How to Use a Franchise Disclosure Document
by LegalVision - Jonathan Muncey
How to Use a Franchise Disclosure Document
The franchise disclosure document is one of the most important documents for a prospective franchisee. It contains important commercial and legal information that will help a franchisee complete their due diligence This article acts as a short guide on what to do once you have received the disclosure document.
What Does the Disclosure Document Include?
The disclosure document is a prescribed form document, meaning that the franchisor must respond to a prescribed set of questions and statements. This is to ensure the prospective franchisee can make an informed decision. Franchisors must include information such as:
- a history of the franchise system;
- a list of former and existing franchisees;
- ownership of intellectual property (IP);
- rights concerning online sales;
- site and territory rights (i.e. whether exclusivity is granted);
- all initial and ongoing costs a franchisee will have to meet in operating the franchise;
- end of franchise arrangements; and
- financial disclosures.
What Doesn’t the Disclosure Document Include?
As a prospective franchisee, you should note that the following information is not included in the disclosure document (or is not included in full):
- Entire contractual terms: The disclosure document is not a substitute for carefully considering the franchise agreement (and any related agreement) in full. It is a useful breakdown of relevant information, not a contract.
- Anticipated business revenue/turnover: While franchisors may provide ‘earnings information’, most do not. Even where projected earnings are included, you should still assess whether the franchise is financially viable.
- Amount of any rebates to the franchisor: The franchisor is only required to list the suppliers who provide rebates, not the amount of those rebates.
- The contents of the operations manual: The disclosure document may refer to the manual, however, you are not always given access to the full manual before signing the contract (despite agreeing to comply with it). Where possible, look at this in addition to the disclosure document.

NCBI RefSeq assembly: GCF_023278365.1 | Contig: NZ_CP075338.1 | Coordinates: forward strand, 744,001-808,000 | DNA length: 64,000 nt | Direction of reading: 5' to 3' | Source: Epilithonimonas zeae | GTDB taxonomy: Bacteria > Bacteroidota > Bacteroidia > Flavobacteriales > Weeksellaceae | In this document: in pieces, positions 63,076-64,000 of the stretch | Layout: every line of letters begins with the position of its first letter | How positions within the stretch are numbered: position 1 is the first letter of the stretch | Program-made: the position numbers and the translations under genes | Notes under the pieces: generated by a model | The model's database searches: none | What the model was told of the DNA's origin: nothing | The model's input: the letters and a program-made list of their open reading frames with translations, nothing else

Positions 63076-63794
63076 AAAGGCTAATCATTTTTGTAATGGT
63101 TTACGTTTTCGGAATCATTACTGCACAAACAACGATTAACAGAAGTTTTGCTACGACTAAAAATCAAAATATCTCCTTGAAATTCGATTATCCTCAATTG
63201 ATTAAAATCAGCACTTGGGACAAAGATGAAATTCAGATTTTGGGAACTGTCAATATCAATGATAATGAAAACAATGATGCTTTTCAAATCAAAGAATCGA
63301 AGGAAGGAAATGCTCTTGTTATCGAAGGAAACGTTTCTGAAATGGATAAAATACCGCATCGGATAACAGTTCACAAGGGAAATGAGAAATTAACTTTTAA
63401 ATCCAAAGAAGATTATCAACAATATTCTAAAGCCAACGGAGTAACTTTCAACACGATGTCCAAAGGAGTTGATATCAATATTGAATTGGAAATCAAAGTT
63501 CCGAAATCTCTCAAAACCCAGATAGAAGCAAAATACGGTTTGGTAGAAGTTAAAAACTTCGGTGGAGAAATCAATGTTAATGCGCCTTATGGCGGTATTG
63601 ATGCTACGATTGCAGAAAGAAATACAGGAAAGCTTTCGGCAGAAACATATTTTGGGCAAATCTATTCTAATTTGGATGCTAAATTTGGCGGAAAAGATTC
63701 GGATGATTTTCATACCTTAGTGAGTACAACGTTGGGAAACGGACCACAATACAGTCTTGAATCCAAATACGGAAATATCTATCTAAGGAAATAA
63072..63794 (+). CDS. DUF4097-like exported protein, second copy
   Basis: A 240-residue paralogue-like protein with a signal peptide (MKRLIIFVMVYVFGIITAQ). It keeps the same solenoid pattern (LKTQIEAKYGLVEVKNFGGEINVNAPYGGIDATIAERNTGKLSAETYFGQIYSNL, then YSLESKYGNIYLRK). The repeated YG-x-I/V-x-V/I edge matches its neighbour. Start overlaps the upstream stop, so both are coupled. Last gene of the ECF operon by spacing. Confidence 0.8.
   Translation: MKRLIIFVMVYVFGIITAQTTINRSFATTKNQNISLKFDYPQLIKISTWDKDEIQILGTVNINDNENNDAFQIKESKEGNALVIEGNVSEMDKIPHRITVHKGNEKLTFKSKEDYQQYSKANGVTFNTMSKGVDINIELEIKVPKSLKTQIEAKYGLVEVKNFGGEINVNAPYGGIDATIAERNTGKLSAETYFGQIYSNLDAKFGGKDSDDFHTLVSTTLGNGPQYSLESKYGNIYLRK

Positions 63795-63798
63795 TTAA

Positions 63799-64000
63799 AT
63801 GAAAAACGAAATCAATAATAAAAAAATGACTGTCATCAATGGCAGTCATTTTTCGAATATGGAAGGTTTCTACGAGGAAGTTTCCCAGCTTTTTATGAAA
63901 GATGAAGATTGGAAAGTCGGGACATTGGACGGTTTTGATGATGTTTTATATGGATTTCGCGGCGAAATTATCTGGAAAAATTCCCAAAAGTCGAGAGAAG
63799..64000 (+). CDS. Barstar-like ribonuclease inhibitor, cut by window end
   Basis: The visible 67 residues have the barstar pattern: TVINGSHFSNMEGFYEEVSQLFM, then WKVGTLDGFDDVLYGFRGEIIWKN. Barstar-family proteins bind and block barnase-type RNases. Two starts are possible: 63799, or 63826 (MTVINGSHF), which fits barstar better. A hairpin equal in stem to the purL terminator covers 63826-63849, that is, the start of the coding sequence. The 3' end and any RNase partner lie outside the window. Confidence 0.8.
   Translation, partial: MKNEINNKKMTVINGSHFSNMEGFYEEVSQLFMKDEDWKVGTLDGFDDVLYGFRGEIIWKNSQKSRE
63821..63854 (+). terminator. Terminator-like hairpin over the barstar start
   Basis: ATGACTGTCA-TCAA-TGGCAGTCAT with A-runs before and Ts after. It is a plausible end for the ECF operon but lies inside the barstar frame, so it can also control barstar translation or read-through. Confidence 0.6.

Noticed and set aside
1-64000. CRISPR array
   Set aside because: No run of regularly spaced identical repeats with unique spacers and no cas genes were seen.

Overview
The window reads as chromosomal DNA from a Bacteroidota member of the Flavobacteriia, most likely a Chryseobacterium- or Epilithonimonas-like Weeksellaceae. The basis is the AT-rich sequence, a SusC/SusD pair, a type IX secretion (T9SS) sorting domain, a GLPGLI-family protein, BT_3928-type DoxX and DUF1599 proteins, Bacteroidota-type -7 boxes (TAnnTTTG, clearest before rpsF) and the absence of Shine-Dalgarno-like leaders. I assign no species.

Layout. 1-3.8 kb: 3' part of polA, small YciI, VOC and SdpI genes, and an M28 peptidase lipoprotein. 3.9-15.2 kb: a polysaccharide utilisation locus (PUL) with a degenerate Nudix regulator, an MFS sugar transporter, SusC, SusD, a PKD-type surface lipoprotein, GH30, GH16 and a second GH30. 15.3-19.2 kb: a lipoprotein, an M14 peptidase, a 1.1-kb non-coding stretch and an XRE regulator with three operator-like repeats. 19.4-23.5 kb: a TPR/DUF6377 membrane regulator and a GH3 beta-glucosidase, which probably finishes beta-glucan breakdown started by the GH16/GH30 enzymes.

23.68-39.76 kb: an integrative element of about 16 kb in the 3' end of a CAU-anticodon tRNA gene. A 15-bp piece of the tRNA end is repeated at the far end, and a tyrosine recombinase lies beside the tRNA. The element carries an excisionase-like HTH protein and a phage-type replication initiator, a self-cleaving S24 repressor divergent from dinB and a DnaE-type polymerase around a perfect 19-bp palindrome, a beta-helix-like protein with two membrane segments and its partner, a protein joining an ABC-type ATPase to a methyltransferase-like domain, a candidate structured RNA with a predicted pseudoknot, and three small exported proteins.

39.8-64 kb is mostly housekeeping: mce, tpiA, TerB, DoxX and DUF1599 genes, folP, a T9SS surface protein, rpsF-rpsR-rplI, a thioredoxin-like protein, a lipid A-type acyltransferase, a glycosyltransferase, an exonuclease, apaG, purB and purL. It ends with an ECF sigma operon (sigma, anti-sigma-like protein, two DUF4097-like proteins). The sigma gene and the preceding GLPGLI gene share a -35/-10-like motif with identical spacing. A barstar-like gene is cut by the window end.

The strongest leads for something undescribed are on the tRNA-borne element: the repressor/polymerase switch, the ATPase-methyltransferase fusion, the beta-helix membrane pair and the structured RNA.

Warning Signs to Look For in a Disclosure Document
You should also look for any red flags a disclosure document may reveal about the franchisor or franchise system, including:
- Current or recent litigation: The franchisor must list any legal proceedings which relate to it or an associate (for example, the franchise’s holding company). If there are proceedings on foot, you should investigate whether they will adversely affect the business.
- Number of terminations or closures: The franchisor must list the number of terminations or closures in the last three years. If there are a significant number, you should ask the franchisor why this has occurred.
- Any issues regarding IP ownership. For example, confirm that the franchisor has registered the franchise network's logo as a trade mark (and that a third party has not opposed the registration). You can do this by searching IP Australia's trade mark register online.
- Franchisee ‘turnover’ in the last few years: If there is a high number of franchises which have stopped operating, been terminated or transferred, you should try to uncover the reason for this movement.
- Additional costs not previously disclosed by the franchisor, such as significant training, assignment or renewal fees. Compare any costs and expenses in the disclosure document with previous indications and ensure they match.
Value of the Disclosure Document
The disclosure document will provide the contact details of existing and former franchisees in the network. Contact as many franchisees as possible about their experience. While feedback will vary, you should be reassured of the network’s general stability and success. If few franchisees say they are making good money or performing well, you may need to re-evaluate your decision.
The disclosure document can help you make an informed and commercially savvy decision about joining a franchise network. Keep an eye out for any red flags, as you prepare to sign a contract. If you are looking to purchase a franchise and need assistance, get in touch with LegalVision’s franchise lawyers on 1300 544 755.